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We’re in a hotel room in Dubai, and despite the distance traveled since part one (De Onrendabelen, see review here) we are where we left off. Now, two Shell bigwigs (Bram Suijker and Ludwig Bindervoet) and an envoy from the European Central Bank (a suitably nervous Rick Paul van Mulligen) are engaged in an outrageous, coke-fueled party with Turkish president Erdogan’s daughter (Gonca Karasu) and a distraught internet entrepreneur (Bram Coopmans – based on Kim Dotcom). A CIA agent (Mariana Aparicio Torres) is also present. A callgirl (Whitney Sawyer) completes the set.
… a powerful piece of theater…
All hell breaks loose in the morning: the markets are about to collapse due to a scandalous picture of the businessmen put online the night before. What happens next is a whirlwind of fear and imminent economic disaster, covering every continent. The point is: everything is dependent on everything else, and sacrifices need to be made in order to maintain the status quo.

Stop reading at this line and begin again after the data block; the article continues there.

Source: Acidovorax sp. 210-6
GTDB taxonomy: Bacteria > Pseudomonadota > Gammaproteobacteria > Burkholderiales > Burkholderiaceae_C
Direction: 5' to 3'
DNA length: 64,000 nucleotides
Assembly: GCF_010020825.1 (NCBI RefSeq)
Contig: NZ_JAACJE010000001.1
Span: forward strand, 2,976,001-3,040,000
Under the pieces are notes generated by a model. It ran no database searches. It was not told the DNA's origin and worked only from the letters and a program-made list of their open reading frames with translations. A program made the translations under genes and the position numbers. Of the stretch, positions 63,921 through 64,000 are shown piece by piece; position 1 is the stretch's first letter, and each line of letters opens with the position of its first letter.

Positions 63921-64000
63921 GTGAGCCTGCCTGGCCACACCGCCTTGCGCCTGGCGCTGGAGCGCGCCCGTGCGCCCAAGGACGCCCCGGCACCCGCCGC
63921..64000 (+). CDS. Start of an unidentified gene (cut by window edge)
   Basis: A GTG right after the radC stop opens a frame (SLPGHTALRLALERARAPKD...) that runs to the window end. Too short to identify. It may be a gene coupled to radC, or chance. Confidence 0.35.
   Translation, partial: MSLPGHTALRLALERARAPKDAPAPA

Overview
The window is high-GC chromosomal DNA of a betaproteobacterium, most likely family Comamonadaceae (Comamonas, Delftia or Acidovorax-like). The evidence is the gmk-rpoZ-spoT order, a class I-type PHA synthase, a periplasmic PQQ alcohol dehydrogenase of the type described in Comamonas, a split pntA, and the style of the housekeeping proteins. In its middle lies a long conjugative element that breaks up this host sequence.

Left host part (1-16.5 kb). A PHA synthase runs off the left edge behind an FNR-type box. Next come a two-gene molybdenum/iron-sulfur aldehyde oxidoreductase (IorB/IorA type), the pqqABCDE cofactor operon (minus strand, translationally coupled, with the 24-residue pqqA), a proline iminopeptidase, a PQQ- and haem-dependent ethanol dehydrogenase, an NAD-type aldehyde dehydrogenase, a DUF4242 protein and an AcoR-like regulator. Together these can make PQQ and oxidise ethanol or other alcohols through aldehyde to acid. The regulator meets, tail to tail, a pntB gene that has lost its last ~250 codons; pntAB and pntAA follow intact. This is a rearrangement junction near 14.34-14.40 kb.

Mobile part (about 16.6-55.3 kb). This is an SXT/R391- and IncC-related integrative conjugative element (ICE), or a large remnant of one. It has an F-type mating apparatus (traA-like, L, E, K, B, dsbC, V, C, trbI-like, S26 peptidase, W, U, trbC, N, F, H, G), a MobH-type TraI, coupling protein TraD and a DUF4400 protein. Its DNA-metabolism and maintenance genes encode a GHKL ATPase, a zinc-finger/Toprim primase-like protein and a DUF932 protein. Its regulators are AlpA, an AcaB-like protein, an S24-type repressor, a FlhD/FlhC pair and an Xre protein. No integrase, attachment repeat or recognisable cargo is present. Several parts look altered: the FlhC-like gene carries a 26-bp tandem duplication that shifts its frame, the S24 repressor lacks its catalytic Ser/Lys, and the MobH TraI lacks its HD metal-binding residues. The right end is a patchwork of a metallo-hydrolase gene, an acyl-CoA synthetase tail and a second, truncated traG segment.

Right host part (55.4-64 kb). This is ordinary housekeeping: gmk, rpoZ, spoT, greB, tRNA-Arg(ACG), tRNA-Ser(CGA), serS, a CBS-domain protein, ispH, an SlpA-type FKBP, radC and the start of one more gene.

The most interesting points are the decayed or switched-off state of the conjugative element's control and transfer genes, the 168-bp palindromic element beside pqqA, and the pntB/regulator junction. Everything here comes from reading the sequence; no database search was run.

Over the stage hangs a large video screen, on which we see interludes where the characters on stage talk about the events in hindsight, documentary-style. The bewildered executive is a clean-shaven gentleman again while laughing off allegations; the CIA agent chooses her words carefully and looks meticulous. It suggests hypocrisy but never explicitly; the tales are recounted from various perspectives, never factually untrue but always skewed – as in real life.
The acting is strong, especially Bram Suijker once again proves he is worth his weight in gold – let’s not lose him to television. All in all, Fresh Young Gods is a powerful piece of theater, although I have a natural inclination to dislike too much action happening outside real time, as is the case with the many video segments.
Because the words at the end of the play echo those of the terrorists in the Paris attacks, an after-show talk was organized. It shows, albeit in bitter irony, just how close Oostpool maneuvers to reality.
fresh young gods
When: Until December 12, then touring
Where: Frascati, Nes 63
Tickets: €19 / €15,50
More info: Frascati website
Pictures by Krista van der Niet
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